After several years away from Dodge City, the charming neoclassical concert and light spectacle returns for one night only on Thursday, December 8th at the United Wireless Arena. For those unfamiliar with the groups fame, we have put together some information supplied by founder, Chip Davis.
Q: How did Mannheim Steamroller get its start?
A: Back in the 1970s, the multi-instrumentalist Davis produced a nontraditional album of rock-infused classical music that he recorded with just two fellow musicians and several synthesizers. No major record label would distribute the album, so Davis started his own label, American Gramaphone. In 1974, he released the album, “Fresh Aire,” under the pseudonym Mannheim Steamroller. Since then Davis has sold 41 million records. Of the band’s unique music style, Davis says: “I wanted to explore new ways of expressing music and created a sound I call ‘18th century classic rock.’ I don’t believe in all acoustic or all electronic, all digital or all analog. My style is where they all meet.”
Q: How did Mannheim Steamroller get its name?
A: “When it was time to start selling my band, I had to come up with a name to market,” Davis said. “At the time the big rock groups had interesting names like Jefferson Airplane or Iron Butterfly. So I came up with the name Mannheim Steamroller. It comes from Mannheim, Germany. That’s where Mozart and composer-music theorist Joseph Stamitz both lived. Stamitz came up with the idea of the crescendo: music building and getting louder in order to excite the audience. The 18th-Century musical phrase ‘Mannheim Valse’ literally meant, ‘roller,’ and people used to joke that the loud music would roll over the crowd and flatten them.”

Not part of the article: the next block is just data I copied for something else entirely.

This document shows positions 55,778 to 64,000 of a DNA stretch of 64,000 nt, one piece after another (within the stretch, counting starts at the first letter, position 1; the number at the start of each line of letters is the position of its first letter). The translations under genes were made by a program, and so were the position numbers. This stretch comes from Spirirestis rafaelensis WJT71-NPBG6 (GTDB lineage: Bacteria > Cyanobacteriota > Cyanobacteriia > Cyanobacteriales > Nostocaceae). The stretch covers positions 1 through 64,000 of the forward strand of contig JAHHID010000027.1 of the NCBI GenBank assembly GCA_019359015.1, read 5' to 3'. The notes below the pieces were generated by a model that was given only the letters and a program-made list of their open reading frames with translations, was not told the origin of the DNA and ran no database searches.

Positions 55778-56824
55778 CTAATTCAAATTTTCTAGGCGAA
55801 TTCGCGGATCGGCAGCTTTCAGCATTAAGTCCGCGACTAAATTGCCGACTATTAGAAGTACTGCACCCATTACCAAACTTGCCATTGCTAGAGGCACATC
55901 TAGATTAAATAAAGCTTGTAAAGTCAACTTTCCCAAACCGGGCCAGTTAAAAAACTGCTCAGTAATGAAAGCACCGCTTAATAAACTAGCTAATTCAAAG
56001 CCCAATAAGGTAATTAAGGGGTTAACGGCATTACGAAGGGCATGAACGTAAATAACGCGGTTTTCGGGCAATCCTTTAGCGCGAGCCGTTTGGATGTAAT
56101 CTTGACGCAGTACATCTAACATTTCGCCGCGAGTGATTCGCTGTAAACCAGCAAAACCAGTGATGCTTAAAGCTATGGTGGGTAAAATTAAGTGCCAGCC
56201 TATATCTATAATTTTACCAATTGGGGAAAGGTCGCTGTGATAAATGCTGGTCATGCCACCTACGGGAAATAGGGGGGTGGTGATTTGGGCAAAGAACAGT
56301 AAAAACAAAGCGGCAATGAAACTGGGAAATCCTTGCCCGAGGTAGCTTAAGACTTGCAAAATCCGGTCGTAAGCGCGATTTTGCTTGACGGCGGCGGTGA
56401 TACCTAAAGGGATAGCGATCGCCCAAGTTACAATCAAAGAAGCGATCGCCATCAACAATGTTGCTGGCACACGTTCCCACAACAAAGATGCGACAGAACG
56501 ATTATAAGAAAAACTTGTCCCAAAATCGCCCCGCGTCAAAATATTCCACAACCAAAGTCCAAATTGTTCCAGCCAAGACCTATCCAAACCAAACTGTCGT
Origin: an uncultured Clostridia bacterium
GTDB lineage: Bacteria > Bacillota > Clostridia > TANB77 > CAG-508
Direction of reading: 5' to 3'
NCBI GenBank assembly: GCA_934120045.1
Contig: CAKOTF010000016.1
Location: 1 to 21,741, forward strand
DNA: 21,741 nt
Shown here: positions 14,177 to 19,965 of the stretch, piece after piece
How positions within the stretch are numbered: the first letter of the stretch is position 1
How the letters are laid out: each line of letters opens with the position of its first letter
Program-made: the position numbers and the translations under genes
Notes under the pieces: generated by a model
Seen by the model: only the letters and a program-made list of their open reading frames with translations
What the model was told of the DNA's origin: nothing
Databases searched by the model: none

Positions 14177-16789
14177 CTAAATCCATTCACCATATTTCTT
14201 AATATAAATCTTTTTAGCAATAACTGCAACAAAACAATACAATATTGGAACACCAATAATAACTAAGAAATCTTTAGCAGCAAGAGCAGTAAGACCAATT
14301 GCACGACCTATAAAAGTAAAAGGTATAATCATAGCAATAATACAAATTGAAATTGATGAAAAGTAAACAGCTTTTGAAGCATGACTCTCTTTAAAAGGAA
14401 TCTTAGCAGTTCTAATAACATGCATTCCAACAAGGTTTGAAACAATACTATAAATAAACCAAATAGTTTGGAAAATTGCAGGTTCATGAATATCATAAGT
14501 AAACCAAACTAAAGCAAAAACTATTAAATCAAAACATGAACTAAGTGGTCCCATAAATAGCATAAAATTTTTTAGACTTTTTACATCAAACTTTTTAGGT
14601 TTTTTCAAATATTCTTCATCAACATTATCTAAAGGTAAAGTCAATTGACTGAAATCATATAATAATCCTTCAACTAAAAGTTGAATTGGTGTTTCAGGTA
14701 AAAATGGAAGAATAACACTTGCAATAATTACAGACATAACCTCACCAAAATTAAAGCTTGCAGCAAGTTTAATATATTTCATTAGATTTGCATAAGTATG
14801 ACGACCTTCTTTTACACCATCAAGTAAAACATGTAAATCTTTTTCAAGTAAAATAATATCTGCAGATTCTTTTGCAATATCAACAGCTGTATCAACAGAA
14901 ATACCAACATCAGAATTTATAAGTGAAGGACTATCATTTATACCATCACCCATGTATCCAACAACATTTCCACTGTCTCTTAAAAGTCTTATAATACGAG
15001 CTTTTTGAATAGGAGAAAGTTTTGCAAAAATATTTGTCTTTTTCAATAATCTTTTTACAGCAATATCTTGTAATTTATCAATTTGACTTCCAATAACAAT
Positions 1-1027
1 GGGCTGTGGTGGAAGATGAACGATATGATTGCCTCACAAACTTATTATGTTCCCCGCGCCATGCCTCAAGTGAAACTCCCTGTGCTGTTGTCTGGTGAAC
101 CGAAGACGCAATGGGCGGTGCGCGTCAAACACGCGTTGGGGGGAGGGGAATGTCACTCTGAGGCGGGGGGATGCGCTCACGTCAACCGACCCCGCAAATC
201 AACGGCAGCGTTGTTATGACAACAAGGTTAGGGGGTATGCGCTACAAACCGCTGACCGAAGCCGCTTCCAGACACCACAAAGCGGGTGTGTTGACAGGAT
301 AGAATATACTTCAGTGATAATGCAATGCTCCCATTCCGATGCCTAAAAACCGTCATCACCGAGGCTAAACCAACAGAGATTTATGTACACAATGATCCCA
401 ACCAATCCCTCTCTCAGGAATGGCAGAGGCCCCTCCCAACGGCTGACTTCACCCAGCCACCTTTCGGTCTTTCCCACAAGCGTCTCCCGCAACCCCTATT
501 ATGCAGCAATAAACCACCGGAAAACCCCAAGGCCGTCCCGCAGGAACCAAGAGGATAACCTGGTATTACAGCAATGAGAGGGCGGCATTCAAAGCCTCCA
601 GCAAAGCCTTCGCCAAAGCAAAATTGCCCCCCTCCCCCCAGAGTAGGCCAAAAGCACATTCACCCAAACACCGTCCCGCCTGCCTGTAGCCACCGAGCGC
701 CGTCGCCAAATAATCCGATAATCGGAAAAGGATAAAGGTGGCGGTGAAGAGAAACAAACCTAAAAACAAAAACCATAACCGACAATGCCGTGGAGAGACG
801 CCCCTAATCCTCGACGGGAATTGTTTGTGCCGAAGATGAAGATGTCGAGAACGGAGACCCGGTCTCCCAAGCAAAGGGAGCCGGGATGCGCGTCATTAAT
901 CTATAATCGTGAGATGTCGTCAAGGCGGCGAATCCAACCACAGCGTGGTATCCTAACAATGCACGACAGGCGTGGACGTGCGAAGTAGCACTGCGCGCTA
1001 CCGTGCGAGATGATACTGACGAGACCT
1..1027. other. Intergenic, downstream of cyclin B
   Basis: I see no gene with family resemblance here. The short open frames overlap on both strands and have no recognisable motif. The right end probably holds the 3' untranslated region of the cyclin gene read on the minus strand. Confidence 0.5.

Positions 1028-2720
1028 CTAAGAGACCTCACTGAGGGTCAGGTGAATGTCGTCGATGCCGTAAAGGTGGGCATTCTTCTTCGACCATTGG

Q: When did the Christmas music enter the picture?
A: In 1984, the band’s fame exploded with the release of the first “Mannheim Steamroller Christmas” album, featuring contemporary twists on holiday classics. Davis is one of the top-selling Christmas music artists in history. For its tours, the six-piece Mannheim Steamroller band travels with a 20-piece live orchestra and a high-wattage light and projections show.
Q: What else is Davis known for?
A: Davis created the fictional truck driver “C.B. McCall” for the song “Convoy” during the 1970s CB radio craze. He patented the Ambient Therapy music and audio system that’s used at the Mayo Clinic as well as at the National Intrepid Center for military veterans with brain injuries. He created Mannheim Steamroller-brand children’s books, food items, housewares and clothing. And he was invited by NASA to audio-record two Space Shuttle launches at Kennedy Space Center in Florida. Excerpts from those recordings are on Mannheim Steamroller’s 2013 space-themed album “Music of the Spheres.”
Q: What can audiences expect at the show they won’t hear on a record?
A: “On a CD, you cannot see the band playing live with a 20-piece orchestra,” Davis said. “Additionally, the repertoire they perform is not on one single CD. It is a compilation of Christmas classics, so a completely fresh experience. And by the way — speaking of fresh — the concert has some selected tracks of Fresh Aire music which are not on any of our Christmas CDs.”